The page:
Ac­com­plished French mid-sizer ticks the boxes

New Zealand LCV - - 2017 VAN GUIDE | RENAULT TRAFIC -

RE­NAULT NZ LISTS ONLY ONE TRAFIC MODEL – A LONG­wheel­base van with 3498mm be­tween the axles – and it is well­specced, with a good blend of com­fort and prac­ti­cal­ity.

The Trafic has highly-in­di­vid­u­al­is­tic styling which is a cleanedup evo­lu­tion of the pre­vi­ous model.

Cur­rently it’s sold here only with a six-speed man­ual gear­box where the pre­vi­ous model also had an au­to­mated man­ual trans­mis­sion (AMT) op­tion.

Like most of new-gen­er­a­tion light com­mer­cial ve­hi­cles, the Trafic has a small ca­pac­ity engine. It’s a twin-turbo, in­ter­cooled four-cylin­der that dis­places 1598cc, a rel­a­tively diminu­tive ca­pac­ity that would have seemed un­think­able in a mid-sized van just a few years ago.

But tech­nol­ogy marches on, and Re­nault’s engine team has coaxed 103kw of max­i­mum power – de­liv­ered at 3500rpm – from the 1.6-litre tur­bod­iesel. That’s 3kw more than the Toy­ota Hi­ace’s 3.0-litre diesel.

More sig­nif­i­cantly, the mo­tor de­vel­ops a use­ful 340Nm of peak torque at 1500 revs – 40Nm more than the bench­mark Toy­ota.

Com­bine those out­puts with a slick-shift­ing six-speed man­ual gear­box and user-friendly clutch and you have an ef­fec­tive and sweet-driv­ing load hauler.

Re­nault quotes com­bined cy­cle fuel econ­omy of 6.2 litres per 100 kilo­me­tres, and safety equip­ment in­cludes dual front and side cur­tain airbags for the driver and outer front seat pas­sen­ger, and lap/sash seat­belts for all three oc­cu­pants.

There are front and rear disc brakes with ABS anti-lock brak­ing, elec­tronic brake­force dis­tri­bu­tion, and brake as­sist.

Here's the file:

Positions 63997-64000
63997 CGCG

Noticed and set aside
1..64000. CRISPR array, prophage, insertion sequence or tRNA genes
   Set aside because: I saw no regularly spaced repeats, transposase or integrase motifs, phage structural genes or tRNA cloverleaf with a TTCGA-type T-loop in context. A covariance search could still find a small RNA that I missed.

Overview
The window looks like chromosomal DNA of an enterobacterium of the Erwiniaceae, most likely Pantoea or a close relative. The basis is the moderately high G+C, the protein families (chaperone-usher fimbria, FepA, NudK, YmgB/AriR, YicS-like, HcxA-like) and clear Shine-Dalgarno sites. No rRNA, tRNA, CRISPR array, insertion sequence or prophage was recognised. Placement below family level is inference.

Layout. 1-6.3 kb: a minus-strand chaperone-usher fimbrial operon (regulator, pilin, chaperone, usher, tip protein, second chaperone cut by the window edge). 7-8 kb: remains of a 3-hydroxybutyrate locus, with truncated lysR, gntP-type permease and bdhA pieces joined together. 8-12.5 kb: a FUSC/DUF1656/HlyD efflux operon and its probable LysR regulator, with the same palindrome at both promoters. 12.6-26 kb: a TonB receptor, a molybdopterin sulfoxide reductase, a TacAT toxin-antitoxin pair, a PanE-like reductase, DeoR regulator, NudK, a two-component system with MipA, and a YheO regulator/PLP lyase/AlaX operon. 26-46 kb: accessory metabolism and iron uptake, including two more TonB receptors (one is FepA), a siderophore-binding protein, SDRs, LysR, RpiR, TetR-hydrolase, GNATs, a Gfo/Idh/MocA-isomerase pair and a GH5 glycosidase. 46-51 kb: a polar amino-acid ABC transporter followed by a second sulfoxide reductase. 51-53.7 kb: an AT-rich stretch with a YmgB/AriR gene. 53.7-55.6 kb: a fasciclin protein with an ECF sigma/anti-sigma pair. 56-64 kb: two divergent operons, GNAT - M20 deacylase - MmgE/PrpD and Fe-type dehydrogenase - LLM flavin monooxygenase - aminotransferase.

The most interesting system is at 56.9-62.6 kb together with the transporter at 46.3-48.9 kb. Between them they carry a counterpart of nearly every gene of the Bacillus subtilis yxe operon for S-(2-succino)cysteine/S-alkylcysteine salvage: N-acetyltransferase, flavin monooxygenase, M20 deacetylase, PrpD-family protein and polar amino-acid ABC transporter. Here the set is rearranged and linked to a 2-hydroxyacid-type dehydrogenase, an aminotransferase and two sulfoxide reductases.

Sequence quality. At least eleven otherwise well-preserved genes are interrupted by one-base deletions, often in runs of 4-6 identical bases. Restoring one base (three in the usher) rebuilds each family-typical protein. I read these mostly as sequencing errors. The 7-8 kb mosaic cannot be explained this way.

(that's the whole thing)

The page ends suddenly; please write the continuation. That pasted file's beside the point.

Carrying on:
The manda­tory elec­tronic sta­bil­ity con­trol has a load-adap­tive fea­ture, and the Trafic has hill-start as­sist – which makes the van eas­ier to drive in hilly cities like Auck­land.

Re­nault’s Grip X-tend sys­tem gives a touch of four-wheel drivestyle prac­ti­cal­ity on soft or slip­pery sur­faces.

Day­time run­ning lights are stan­dard, and there are au­to­matic head­lights, rain-sens­ing wind­screen wipers and cor­ner­ing fog­lights.

The Trafic has dual slid­ing side doors which makes it couri­er­friendly. Both have fixed glass, though other glaz­ing op­tions are avail­able. The slid­ing doors are 1030mm wide and 1284mm high.

The rear doors are side-hinged, glazed barn door-style and open to a max­i­mum of 270 de­grees. Use­fully, the rear open­ing is near square, at 1391mm wide and 1387mm high.

The long wheel­base makes for a good load area length – 2937mm which can be ex­tended to a max­i­mum of 4150mm on the pas­sen­ger’s side by open­ing a trap­door and fold­ing the seat. Pay­load is good at 1284kg.

There’s a good level of stan­dard equip­ment, with cruisec­on­trol, vari­able speed-lim­iter, rear park­ing sen­sors, a rear-view cam­era which dis­plays in the cor­ner of the in­te­rior mir­ror, and a steel bulk­head – with win­dow to al­low rear vi­sion – be­tween the load­space and the cab.

The driver’s bucket seat has an arm­rest and is ad­justable for height, reach and rake and level of lum­bar sup­port.

The pas­sen­gers’ bench seat has a fold-down back­rest in the cen­tre seat­ing po­si­tion. It re­veals a ta­ble on the rear of the back­rest that in­cludes a de­tach­able clip­board and stor­age for a lap­top com­puter. All seats are cloth-up­hol­stered.

The leather-wrapped steer­ing wheel is ad­justable for height and reach, and the van has man­ual air-con­di­tion­ing; ex­te­rior mir­rors and cabin side win­dows are elec­tri­cally-op­er­ated.

There’s a multi-func­tion trip com­puter, and the Trafic has Blue­tooth hands-free phone con­nec­tiv­ity with au­dio stream­ing.

There are two USB au­dio in­puts and a 3.5mm AUX jack, and the sound sys­tem plays CDS and is MP3 com­pat­i­ble. The sound sys­tem has steer­ing wheel-mounted con­trols.

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